Rio de Janeiro
US President-elect Joe Biden's victory is a loss for the man known as the "Tropical Trump," Brazilian President Jair Bolsonaro, whose fervent endorsement of the Republican incumbent leaves him isolated abroad and vulnerable at home, analysts say.
As congratulations from world leaders for Biden poured in Saturday, Bolsonaro's silence spoke volumes.
Elected in 2018 and up for re-election himself in 2022, Bolsonaro modelled his political rise on Trump's, and openly admires him.
Known for their shared knack for social media rants and riling up their conservative bases, he and Trump are two of the most visible faces of the new brand of right-wing populist politics that surged onto the world scene four years ago.
Bolsonaro, a 65-year-old former army captain, has actively promoted the comparison.
He has sought to cultivate a close relationship with Trump, to the point of breaking with Brazilian diplomatic tradition and openly endorsing the Republican billionaire's re-election bid.
True to the confrontational style he and Trump share, Bolsonaro also clashed with Biden during the presidential race.
When Biden said during his first debate with Trump that the United States needed to push Brazil to better protect the Amazon rainforest, Bolsonaro called the statement "disastrous."
"What a shame, Mr John Biden!" he said, mistaking the former vice president's first name in the English version of his tweet.
All that could make for an awkward relationship with the Biden administration.
Biden is particularly concerned with the fight against global warming, a touchy subject for Bolsonaro, a climate change skeptic who has presided over a surge in deforestation and wildfires in the Amazon.
Trump's loss also leaves Bolsonaro — now arguably the most visible face of the new right worldwide — more exposed to international criticism and pressure.
"Trump's loss weakens Bolsonaro. It makes him look more isolated," said Brian Winter, vice president of the Americas Society/Council of the Americas.
"It means more negative attention on Bolsonaro, who will suddenly become the face of a certain brand of right wing politics. It will call more attention to his actions in the Amazon.
"In a nutshell, there's a chance that Bolsonaro becomes the world's bogeyman for a certain portion of global opinion."
And while Bolsonaro may not care what Biden or the rest of the world think of his administration, there are key players in Brazil that do.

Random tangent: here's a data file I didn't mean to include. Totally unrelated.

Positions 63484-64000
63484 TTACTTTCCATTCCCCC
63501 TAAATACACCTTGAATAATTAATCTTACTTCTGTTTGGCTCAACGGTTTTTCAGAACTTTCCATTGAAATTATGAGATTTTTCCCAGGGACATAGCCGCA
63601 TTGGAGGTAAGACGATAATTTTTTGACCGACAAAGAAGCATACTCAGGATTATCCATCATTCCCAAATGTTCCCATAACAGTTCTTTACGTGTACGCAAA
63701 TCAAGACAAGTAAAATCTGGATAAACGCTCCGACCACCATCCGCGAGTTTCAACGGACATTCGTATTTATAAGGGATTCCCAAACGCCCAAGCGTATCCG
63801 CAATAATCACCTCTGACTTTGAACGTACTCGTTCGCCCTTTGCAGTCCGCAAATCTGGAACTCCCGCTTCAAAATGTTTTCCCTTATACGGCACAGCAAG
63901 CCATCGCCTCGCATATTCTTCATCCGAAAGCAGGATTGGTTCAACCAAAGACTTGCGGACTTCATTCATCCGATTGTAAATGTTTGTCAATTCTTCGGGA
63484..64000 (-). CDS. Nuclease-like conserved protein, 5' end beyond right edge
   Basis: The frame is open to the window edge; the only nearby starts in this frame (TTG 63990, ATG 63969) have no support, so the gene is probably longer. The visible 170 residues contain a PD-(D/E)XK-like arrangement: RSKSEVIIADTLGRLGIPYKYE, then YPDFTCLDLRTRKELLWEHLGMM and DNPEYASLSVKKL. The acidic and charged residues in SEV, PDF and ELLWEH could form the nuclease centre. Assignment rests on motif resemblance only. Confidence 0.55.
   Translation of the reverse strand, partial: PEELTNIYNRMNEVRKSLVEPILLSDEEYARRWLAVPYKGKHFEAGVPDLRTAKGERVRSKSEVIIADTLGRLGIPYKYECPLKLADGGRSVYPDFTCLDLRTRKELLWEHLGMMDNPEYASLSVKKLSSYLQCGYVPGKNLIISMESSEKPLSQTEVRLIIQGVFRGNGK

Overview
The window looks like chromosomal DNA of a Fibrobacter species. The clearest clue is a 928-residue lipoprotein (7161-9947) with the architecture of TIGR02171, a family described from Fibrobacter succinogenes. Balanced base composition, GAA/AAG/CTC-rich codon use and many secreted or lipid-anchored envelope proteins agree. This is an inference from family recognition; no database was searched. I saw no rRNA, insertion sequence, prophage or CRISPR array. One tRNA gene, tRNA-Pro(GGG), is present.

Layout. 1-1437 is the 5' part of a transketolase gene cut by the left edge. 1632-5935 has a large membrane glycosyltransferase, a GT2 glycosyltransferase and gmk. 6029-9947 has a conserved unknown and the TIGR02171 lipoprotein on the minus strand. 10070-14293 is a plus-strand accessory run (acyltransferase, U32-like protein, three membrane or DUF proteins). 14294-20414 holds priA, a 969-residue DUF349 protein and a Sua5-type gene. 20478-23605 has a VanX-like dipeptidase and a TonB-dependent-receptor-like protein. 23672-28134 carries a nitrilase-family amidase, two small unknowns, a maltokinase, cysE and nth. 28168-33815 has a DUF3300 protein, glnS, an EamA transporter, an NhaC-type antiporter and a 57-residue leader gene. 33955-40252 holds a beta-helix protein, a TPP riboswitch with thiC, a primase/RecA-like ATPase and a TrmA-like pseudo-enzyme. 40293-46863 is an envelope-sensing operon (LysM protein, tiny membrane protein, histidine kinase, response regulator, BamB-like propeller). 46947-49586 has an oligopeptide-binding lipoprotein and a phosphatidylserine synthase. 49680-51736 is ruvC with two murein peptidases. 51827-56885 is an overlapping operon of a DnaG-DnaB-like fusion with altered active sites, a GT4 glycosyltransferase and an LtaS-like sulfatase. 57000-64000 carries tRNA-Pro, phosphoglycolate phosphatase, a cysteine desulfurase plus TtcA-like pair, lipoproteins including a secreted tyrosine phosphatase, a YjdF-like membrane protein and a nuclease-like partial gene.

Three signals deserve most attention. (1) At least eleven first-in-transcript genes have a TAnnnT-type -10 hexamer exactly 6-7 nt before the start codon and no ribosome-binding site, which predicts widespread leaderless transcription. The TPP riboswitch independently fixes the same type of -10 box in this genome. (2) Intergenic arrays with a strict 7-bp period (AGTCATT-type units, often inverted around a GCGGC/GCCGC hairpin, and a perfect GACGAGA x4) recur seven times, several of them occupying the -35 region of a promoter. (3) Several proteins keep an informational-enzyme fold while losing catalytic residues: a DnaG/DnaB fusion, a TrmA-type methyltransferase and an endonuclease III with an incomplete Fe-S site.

"To a lot of Brazilian companies, (the risk) is very clear. If Brazil becomes a pariah... that's bad for business, in a country that cannot afford to be losing clients, given where the economy is," Winter told AFP, referring to forecasts that coronavirus-battered Brazil faces a record recession this year.
'Can't help himself'
Bolsonaro proudly claims to have brought Brazil's relations with the United States, its second-biggest trading partner after China, closer than any time in recent history.
So why risk a rocky relationship with the next US president?
"There's not a lot of strategy there. It's more like he can't help himself. He feels the need to demonstrate this constant support for Trump," said Cristina Pecequilo, a professor of international relations at the Federal University of Sao Paulo.
"It's about the personal dynamic between Bolsonaro and Trump" -- though Bolsonaro's Trump fandom sometimes looks unreciprocated, she added.
Bolsonaro will likely have to seek a relationship of pragmatic cordiality with the Biden administration, said Paulo Sotero of the Brazil Institute at the Wilson Center in Washington.
"It will take a lot of work to establish dialogue," he said.
"He should clearly move fast to change some key personnel," notably controversial Environment Minister Ricardo Salles, he added.
The Biden administration will for its part have an interest in keeping Brazil as a partner, on issues ranging from the environment to Venezuela to China.
And although the hashtag #BolsonaroIsNext was trending on Twitter in Brazil after Trump's loss, it would be a mistake to underestimate Bolsonaro's strength at home.
His poll numbers are strong. And having emulated Trump's rise, he no longer needs the "air of legitimacy" the US president gave him, said Winter.
"One of the lessons likely to come out of 2020 is that just because Trump lost, that brand of politics is not going to go away," he said.